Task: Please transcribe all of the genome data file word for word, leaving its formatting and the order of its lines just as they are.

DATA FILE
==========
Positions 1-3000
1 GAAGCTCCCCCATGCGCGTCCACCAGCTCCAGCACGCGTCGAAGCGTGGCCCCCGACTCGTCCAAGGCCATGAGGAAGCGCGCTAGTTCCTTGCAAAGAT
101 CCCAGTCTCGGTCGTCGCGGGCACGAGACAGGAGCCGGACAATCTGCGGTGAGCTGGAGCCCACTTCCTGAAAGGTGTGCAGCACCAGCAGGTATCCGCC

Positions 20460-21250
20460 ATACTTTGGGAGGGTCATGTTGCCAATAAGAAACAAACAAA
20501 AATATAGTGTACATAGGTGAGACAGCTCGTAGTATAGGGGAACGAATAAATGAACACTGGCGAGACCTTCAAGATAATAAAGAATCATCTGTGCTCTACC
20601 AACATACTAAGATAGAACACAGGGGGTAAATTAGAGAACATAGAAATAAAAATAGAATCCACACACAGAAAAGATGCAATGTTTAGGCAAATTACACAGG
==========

Positions 1-3000
1 GAAGCTCCCCCATGCGCGTCCACCAGCTCCAGCACGCGTCGAAGCGTGGCCCCCGACTCGTCCAAGGCCATGAGGAAGCGCGCTAGTTCCTTGCAAAGAT
101 CCCAGTCTCGGTCGTCGCGGGCACGAGACAGGAGCCGGACAATCTGCGGTGAGCTGGAGCCCACTTCCTGAAAGGTGTGCAGCACCAGCAGGTATCCGCC

Positions 20460-21250
20460 ATACTTTGGGAGGGTCATGTTGCCAATAAGAAACAAACAAA
20501 AATATAGTGTACATAGGTGAGACAGCTCGTAGTATAGGGGAACGAATAAATGAACACTGGCGAGACCTTCAAGATAATAAAGAATCATCTGTGCTCTACC
20601 AACATACTAAGATAGAACACAGGGGGTAAATTAGAGAACATAGAAATAAAAATAGAATCCACACACAGAAAAGATGCAATGTTTAGGCAAATTACACAGG